At the beginning of their last year as undergrads, college seniors are presented with the option of doing an honors thesis - typically a 25- to 30-page research paper or paper that concentrates on a single subject within your declared major; you must not only demonstrate what you have learned while attending school but you will have to defend your work to a committee. Being a senior in college comes with a lot of stress and pressure – finding a job, filling out grad school applications, and completing capstone projects and papers are just a few of the things on a college senior’s to-do list – so why would anyone think of taking on another anxiety-filled task?
The pros of undertaking this type of project is that you will not only have a substantial piece of writing to present to grad schools and future employers but the work you’ve done will be reflected on your university diploma and resume. The cons of this project are the massive amount of work and time you have to devote to it. Honors thesis requirements differ from school to school but you’d be hard pressed to find a college where the experience is an easy one.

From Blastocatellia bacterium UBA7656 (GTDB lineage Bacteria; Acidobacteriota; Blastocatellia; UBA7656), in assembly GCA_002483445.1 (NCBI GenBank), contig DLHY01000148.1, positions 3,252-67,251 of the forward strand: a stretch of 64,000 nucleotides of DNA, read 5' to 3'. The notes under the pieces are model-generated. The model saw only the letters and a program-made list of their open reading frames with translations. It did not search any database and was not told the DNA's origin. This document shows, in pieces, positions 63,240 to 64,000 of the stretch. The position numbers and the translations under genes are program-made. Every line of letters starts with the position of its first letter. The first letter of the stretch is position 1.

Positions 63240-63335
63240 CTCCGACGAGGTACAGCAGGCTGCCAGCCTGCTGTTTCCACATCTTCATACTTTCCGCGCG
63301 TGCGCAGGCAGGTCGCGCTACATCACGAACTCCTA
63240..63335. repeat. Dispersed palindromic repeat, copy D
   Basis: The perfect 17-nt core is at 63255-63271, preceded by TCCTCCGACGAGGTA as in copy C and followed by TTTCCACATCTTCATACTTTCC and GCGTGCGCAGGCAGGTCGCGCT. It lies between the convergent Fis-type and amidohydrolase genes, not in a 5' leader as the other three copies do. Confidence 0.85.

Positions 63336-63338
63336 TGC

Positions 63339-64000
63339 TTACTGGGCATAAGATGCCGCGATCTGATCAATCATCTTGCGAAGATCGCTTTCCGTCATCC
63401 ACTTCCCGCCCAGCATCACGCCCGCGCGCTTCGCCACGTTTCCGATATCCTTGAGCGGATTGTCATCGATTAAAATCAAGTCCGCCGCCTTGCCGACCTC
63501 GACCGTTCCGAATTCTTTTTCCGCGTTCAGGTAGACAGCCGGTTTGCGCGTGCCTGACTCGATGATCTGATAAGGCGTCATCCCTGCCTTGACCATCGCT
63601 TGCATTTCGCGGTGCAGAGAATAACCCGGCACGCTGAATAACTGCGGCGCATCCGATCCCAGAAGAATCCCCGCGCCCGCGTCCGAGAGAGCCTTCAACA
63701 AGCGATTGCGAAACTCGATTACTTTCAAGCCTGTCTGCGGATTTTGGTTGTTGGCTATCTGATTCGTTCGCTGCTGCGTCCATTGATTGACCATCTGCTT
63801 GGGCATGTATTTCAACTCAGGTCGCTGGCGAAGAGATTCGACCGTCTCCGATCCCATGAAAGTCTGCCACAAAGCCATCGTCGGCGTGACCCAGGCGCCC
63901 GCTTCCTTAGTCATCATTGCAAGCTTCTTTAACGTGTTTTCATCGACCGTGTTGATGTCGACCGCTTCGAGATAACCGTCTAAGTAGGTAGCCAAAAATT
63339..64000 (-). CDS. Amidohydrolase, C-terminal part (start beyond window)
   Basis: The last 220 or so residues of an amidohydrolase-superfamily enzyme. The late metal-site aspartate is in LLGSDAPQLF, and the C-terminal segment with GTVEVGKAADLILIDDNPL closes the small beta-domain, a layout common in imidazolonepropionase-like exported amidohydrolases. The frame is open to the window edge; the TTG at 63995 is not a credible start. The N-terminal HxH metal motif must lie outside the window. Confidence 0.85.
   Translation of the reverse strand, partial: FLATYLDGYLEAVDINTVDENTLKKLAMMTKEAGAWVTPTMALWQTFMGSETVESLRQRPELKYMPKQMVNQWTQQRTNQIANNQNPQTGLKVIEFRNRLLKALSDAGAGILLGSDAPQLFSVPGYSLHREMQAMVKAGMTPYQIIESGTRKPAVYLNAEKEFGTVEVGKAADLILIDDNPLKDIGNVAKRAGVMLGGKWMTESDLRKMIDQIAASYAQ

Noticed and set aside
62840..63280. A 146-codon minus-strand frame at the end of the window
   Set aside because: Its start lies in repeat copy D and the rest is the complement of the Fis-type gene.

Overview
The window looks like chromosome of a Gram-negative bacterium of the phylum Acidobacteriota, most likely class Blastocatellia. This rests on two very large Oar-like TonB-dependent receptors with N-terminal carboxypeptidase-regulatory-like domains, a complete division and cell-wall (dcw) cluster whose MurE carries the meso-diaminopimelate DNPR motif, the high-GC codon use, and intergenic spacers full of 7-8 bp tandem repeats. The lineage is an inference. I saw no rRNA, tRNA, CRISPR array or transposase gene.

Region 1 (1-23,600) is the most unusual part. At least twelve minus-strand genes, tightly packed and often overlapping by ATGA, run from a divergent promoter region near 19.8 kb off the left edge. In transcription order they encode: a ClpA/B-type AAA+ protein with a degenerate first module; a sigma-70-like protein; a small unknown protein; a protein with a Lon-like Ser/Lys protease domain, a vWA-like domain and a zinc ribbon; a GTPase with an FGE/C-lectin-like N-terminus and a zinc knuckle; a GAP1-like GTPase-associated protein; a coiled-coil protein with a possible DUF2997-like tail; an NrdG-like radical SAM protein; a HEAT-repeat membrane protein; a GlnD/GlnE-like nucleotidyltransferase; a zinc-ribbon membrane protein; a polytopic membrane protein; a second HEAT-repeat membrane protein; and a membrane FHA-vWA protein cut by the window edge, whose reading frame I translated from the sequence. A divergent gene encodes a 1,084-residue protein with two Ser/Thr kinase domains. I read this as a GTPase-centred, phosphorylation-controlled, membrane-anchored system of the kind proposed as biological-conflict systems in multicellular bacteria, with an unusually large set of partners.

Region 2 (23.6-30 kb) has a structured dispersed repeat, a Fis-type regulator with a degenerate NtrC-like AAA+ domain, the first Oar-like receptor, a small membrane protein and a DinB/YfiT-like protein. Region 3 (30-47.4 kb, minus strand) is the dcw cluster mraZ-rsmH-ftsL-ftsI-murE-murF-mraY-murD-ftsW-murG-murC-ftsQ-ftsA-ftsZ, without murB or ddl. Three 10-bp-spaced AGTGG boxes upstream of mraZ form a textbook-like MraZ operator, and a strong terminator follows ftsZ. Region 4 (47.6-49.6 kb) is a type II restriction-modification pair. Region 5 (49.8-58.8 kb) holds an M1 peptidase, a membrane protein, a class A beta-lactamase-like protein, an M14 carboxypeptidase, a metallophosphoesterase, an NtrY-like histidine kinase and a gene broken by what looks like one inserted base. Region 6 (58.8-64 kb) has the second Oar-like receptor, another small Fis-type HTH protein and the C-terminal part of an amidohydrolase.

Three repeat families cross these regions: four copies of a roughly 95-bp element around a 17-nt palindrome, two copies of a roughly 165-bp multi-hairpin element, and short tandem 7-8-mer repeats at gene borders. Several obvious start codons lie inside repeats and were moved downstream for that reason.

So is writing an honors thesis right for you? Well, that is a decision that you (and your advisor) have to make. After much debate, I found I do not have the time or enthusiasm to write an honors thesis...but if you do, good luck!
Jacquelene Bennett is a senior at the University of Redlands where her areas of study are creative writing, government and religious studies. When she is not studying or working, you can usually find her eating frozen yogurt or blogging about her day. She has a cactus named Kat and believes that Stephen Colbert is a genius. Jacquelene works hard, laughs hard and knows that one day you’ll see her name in lights.